Moses Supposes: Are Copyrights the Vietnam of Today’s Youth?

Moses Avalon is one of the nation’s leading music-business consultants and artists’-rights advocates and is the author of a top-selling music business reference, Confessions of a Record Producer. More of his articles can be found at

I grew up in the aftermath of the “hippie” era — the one that made political protests into a social activity.  You risked arrest to end the Vietnam War — and met girls. Music was the rallying point. It gave the movement momentum.

Today, it seems that music is at the center of a different kind of youth revolution, one in which the values are far different from its forebears’ movement. Whereas pop music was once the soundtrack of the revolution, now it’s more or less the revolution’s object, manifesting as the “right” to free music. Or, as the P2P culture would put it: the right to access information and liberate music from the shackles of “Big Content,” which cannot accept the death of copyrights.

“Big Content.” Even the term itself positions artists and their teams as part of “the establishment” — the way a cop would symbolize Big Brother. Those who like to share music libraries through P2P services have cast record labels as the Nixon administration, while they, the illegal P2P users, are the hippie liberators, fighting for what they perceive as the basic human right to share that which should be free in the first place.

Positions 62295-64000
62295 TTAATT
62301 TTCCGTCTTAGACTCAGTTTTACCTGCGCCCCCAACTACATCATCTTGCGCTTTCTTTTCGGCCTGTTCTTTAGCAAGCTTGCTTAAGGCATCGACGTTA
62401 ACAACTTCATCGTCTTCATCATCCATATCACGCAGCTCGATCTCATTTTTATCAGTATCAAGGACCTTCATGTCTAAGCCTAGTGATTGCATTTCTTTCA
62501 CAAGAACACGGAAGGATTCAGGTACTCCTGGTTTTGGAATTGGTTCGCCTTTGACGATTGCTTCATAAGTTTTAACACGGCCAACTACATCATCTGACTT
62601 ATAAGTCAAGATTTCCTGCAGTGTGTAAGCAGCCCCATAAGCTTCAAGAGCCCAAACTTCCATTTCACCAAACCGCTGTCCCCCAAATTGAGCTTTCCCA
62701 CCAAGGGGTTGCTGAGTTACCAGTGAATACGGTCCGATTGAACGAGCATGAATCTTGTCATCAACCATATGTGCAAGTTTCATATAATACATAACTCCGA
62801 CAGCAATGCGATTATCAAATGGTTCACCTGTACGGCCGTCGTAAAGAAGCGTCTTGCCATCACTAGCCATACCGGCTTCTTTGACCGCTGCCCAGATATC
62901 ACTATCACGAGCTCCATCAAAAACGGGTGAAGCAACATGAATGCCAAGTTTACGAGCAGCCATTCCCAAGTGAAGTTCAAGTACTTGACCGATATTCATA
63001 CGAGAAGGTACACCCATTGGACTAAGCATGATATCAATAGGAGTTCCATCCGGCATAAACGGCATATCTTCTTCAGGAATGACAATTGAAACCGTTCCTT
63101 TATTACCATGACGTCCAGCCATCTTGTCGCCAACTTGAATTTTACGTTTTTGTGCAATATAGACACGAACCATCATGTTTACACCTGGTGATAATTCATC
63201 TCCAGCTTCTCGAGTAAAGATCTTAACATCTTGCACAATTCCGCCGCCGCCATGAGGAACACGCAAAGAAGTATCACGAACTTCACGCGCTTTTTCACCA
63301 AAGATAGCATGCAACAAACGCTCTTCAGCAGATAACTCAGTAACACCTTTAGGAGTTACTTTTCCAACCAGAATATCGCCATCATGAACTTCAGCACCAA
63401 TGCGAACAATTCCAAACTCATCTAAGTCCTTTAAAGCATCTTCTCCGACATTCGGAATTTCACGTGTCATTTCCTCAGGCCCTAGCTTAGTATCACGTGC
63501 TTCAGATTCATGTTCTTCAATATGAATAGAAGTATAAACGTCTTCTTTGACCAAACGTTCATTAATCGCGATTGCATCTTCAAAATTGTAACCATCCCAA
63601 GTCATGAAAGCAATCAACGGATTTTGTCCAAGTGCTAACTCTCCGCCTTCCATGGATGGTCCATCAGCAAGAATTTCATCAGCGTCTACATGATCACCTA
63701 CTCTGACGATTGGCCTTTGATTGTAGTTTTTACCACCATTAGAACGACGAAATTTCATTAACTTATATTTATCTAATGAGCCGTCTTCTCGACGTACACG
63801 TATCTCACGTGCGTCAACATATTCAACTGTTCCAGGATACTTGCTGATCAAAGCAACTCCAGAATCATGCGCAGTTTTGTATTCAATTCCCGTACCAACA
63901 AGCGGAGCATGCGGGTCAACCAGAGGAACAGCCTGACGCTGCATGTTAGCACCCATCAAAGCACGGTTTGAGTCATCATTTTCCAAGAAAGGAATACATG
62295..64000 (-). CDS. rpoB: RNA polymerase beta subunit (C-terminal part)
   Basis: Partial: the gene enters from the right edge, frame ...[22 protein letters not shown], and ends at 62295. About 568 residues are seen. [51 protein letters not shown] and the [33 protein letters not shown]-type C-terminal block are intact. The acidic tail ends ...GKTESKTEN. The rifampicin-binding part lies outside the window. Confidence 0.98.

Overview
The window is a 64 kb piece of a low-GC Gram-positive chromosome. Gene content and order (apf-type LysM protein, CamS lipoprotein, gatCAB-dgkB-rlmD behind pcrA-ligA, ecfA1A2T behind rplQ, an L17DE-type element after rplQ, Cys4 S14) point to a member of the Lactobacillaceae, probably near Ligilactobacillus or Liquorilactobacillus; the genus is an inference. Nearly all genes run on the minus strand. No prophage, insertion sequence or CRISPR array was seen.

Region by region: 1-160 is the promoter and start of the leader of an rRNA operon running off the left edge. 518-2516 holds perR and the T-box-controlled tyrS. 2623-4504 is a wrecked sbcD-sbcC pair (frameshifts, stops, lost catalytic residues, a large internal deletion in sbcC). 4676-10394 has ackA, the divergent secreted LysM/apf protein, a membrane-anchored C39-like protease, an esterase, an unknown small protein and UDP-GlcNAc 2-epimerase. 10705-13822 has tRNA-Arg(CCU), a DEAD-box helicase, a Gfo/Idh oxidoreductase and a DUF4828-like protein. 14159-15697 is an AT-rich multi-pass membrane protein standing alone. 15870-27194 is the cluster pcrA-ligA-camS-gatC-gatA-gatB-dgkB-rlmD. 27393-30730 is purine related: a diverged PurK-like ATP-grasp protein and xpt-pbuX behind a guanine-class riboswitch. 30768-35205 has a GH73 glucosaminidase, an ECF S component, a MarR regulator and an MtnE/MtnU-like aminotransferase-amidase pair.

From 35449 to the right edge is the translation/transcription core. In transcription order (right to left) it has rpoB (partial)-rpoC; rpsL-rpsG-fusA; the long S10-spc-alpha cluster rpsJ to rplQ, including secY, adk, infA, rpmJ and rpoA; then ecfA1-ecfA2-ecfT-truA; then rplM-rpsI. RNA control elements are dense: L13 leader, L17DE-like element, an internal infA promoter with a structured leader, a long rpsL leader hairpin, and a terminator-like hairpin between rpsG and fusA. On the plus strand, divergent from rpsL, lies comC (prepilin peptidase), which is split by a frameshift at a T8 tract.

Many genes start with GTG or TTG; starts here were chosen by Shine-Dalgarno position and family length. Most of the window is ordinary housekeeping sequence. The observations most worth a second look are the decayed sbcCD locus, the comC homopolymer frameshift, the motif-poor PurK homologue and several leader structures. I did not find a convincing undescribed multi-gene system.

I get it. I understand their frustration. Content is pricey.  A lot of it is junk too.  And many in the culture seem to think that the music industry is as big and rich as utilities, oil, or aerospace. They are probably not aware that the music business is composed mostly of creative types, and, if you added up the revenue from all of the US entertainment industries for a year, it would barely reach what energy companies earn in a month.

At the heart of the anti-war movement was the hope to stop bloodshed. Hippies rebelled against something serious — the draft. What is today’s P2P “sharing” movement about? Free tunes? Cheaper flicks?  And what are the parents of today’s youth movement thinking? They have to be hoping that their offspring will pursue a cause more deserving of jail time than overturning the copyright regime.  What will today’s rebels do when the wholesale illegal sharing of music comes to an end in the Americas (and it will)?

Ahh…I can hear the angry fingers of illegal-steaming, BitTorrent-ing fans typing hate mail to me right now. Within an hour, my blog will be populated with comments waiting for my “approval,” with things like “Moses, you don’t know crap” and worse. Far worse.

Everyone eventually grows up, and when you do, you realize that, in America, everyone deserves to control and get paid for their creation.

But I do know crap. Lots and lots of crap. For example, I know history.  And history says that all movements come to an end, not because the “war” ends, but because the revolutionaries grow up and get comfortable. You get married, buy a house, have kids, and suddenly the idea of a virus in your new tablet doesn’t seem worth the risk of not paying 99 cents. You tell yourself that you’re gonna sell out to d’Man just this once, or for this small thing. But within a few years, you find yourself immersed in all kinds of establishment activities that you never thought you’d do. Like most hippies, you become Yuppified.